Gay-rights protesters, former Senate candidate disrupt House chambers

Staff writerJune 2, 2011 

A handful of gay-rights protesters, including a former U.S. Senate candidate, burst into the House chambers while legislators were in session this afternoon, chanting slogans until they were removed by General Assembly Police officers. Both the House and Senate were in session at the time.

Arrested on charges of disorderly conduct were James Weatherly Neal, Angel Chandler and Mary Beth Counce. Neal, a Chapel Hill businessman, ran for senate as an openly gay candidate in 2008.

General Assembly Police Chief Jeff Weaver said they were being booked into the Wake County jail in dowtown Raleigh late this afternoon. Further information about their ages and where they live was not immediately available.

Witnesses said three to five people were involved, some shouting “Liberty and justice for all!” House Speaker Thom Tillis repeatedly banged his gavel, but kept the session running after the momentary disruption.

They were participating in a larger group of gay-rights activists who entered the legislative building this afternoon following a “Rally for Equality” outside that organizers estimated drew about 200 people.

Rally participants said charging into the House chambers was not the rally's intention. Ian Palmquist of Equality NC, a gay-rights group, issued a statement about the outburst this afternoon:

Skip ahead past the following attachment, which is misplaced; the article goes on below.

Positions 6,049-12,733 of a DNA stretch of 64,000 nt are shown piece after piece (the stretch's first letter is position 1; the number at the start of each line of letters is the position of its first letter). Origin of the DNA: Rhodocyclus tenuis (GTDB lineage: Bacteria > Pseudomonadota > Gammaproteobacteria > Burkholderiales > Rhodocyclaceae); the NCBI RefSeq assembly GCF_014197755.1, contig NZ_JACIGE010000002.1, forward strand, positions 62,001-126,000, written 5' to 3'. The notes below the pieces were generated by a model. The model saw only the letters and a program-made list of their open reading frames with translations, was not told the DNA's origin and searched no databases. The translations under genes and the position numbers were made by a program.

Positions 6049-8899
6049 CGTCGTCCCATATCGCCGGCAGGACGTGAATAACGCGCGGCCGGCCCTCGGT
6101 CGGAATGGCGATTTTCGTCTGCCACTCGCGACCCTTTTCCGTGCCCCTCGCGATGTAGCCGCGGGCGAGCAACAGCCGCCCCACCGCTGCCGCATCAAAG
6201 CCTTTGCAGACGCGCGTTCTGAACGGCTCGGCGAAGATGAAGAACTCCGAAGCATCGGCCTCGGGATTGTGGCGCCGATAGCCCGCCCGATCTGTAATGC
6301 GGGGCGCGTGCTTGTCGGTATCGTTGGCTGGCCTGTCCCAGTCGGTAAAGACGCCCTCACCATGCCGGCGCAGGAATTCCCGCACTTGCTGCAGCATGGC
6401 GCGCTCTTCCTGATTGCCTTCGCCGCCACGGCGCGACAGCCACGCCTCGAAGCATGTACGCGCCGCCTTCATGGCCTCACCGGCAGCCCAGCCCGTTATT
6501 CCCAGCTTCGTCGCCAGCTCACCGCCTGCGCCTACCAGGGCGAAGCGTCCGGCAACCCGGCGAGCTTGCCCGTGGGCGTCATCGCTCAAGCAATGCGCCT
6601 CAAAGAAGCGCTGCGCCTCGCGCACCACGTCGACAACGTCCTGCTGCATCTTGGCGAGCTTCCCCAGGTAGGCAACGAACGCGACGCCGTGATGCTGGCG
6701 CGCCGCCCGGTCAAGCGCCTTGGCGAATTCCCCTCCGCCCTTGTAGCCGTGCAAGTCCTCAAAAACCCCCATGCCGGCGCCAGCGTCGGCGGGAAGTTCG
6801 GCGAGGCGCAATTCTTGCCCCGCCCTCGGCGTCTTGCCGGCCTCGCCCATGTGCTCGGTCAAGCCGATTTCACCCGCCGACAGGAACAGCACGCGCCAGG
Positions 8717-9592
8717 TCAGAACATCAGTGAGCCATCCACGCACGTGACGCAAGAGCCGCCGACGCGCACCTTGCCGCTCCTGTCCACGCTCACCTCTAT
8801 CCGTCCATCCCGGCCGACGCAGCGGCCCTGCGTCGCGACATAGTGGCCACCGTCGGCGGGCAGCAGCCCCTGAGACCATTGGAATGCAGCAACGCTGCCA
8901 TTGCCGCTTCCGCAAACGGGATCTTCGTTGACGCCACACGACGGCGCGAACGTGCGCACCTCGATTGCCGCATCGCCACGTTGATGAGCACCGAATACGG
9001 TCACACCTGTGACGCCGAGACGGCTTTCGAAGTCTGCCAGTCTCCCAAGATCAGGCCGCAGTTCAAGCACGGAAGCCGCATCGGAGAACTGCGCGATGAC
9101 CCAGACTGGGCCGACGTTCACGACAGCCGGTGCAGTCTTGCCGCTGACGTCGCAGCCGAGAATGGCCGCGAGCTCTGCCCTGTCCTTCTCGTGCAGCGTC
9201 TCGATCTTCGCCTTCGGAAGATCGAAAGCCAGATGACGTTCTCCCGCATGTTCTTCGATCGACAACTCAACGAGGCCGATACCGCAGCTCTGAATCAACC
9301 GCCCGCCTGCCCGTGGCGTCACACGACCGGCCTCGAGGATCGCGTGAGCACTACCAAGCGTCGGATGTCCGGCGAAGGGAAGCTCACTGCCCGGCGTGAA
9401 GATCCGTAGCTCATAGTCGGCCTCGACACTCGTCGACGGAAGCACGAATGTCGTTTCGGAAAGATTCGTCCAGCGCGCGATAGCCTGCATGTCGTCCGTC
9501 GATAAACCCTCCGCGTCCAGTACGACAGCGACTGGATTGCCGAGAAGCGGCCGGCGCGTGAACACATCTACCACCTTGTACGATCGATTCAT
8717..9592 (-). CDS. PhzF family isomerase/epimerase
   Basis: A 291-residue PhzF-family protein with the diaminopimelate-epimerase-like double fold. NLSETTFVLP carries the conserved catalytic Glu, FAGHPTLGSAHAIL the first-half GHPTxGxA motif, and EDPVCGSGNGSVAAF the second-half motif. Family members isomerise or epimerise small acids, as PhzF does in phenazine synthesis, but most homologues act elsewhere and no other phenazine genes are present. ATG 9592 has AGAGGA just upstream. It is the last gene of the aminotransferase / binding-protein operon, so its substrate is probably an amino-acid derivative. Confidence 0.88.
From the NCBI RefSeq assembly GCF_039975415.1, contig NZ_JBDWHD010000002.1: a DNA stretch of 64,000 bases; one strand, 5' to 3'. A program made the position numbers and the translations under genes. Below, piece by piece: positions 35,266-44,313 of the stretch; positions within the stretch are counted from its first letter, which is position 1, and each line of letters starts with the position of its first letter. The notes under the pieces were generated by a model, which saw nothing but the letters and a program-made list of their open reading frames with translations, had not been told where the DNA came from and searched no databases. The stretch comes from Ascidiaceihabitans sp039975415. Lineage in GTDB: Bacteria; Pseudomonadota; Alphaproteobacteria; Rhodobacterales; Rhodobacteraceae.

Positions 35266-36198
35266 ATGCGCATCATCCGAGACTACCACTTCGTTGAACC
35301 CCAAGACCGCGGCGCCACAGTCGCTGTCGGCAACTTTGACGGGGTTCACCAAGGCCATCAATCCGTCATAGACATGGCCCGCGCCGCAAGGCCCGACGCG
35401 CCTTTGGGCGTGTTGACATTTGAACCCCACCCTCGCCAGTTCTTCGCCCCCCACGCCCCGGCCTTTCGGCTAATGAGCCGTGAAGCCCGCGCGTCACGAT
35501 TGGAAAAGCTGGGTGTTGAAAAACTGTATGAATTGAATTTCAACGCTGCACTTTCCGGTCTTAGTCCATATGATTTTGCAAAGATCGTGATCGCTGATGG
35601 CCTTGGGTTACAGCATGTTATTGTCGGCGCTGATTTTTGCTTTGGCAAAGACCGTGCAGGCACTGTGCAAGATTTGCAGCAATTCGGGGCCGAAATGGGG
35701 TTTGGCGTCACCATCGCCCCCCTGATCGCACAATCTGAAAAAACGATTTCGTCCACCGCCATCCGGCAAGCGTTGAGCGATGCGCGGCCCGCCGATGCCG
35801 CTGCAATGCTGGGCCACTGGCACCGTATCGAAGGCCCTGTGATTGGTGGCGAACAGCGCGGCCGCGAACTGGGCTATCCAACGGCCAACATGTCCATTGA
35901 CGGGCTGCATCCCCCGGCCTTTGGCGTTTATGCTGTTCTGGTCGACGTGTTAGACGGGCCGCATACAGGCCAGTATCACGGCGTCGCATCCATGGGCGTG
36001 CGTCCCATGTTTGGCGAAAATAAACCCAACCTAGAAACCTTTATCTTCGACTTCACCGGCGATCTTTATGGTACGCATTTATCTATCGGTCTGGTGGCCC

"While we share the protesters' passion for equal rights, we cannot condone today's disruption of the House session," Palmquist said.

The larger event was organized by a group called Sexuality and Gender Alliance and GetEQUAL NC. They were organized to oppose two companion bills in the General Assembly that would amend the state constitution to declare that marriage between man and a woman is the only valid domestic union.

The groups say the bills would also prevent businesses and cities in the state from offering domestic partner benefits, and would nullify the three cities that provide them now: Chapel Hill, Carrboro and Asheville.

About an hour after the protesters were removed, Tillis dismissed the student pages for the week by apologizing for the outburst. "It was another disruptive and disrespectful display that will not be tolerated in this House," he said.

Today's was the third protest that has interrupted the House this session. The other two, however, were confined to the visitors gallery and not the floor of the chamber.

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